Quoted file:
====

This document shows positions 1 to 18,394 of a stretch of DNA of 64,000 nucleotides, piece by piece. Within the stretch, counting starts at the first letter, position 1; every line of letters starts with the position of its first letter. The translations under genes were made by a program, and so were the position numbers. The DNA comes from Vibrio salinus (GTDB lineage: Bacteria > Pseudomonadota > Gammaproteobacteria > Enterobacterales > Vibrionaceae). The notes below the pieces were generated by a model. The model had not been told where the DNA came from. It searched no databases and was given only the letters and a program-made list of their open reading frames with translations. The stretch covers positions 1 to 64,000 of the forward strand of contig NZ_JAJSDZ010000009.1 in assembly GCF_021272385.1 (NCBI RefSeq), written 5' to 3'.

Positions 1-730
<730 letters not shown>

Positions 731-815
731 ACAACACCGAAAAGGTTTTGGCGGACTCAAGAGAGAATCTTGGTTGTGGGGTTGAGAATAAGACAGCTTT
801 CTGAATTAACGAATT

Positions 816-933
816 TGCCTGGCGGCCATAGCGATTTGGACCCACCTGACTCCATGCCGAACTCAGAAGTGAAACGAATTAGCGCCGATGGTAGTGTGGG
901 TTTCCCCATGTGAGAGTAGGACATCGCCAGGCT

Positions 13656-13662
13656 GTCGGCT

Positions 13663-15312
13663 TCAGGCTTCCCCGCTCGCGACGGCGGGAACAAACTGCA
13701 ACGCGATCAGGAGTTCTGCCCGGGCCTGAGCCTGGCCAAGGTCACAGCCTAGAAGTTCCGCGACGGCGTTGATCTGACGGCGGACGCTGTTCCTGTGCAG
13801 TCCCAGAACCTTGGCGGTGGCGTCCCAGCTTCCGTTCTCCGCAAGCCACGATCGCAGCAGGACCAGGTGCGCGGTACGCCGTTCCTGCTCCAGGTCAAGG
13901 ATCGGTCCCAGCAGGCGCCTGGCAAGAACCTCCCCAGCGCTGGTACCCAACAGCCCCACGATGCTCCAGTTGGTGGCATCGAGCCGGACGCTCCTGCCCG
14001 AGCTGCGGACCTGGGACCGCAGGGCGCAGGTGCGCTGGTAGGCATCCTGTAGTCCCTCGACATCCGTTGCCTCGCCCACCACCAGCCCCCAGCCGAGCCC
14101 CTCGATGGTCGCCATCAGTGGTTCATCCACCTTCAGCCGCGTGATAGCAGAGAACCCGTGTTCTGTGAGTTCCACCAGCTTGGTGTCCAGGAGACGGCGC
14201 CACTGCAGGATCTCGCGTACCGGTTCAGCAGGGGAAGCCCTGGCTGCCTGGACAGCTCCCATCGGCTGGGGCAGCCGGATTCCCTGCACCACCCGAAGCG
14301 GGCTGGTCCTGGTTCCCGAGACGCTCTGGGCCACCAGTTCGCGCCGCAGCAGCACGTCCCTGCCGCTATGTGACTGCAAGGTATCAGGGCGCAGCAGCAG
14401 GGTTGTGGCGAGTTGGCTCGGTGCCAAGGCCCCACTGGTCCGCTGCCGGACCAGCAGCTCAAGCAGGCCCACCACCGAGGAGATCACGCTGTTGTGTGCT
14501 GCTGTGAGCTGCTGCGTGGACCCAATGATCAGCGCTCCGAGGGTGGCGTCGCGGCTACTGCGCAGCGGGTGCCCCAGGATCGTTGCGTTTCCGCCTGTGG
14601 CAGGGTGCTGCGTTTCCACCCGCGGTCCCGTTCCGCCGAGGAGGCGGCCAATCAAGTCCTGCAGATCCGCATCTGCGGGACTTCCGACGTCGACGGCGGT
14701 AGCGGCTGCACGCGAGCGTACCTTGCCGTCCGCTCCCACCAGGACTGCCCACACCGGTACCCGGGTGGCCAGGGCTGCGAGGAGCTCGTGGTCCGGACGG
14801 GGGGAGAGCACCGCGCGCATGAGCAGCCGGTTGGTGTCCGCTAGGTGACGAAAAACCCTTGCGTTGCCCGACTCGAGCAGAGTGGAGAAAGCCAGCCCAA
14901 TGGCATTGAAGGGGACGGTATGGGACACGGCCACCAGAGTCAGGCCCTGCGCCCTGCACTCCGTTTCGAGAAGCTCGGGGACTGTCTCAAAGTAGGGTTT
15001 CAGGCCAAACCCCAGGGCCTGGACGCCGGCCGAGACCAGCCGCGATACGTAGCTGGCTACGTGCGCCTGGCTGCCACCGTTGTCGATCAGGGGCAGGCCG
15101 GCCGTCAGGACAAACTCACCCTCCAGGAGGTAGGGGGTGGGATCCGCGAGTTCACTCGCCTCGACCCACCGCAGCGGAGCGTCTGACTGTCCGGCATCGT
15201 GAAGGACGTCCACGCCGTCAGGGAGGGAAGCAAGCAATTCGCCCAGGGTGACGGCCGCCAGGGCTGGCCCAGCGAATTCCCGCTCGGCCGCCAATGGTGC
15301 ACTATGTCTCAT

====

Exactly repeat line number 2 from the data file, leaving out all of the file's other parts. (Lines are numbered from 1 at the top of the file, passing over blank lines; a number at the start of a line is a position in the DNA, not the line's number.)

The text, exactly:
Positions 1-730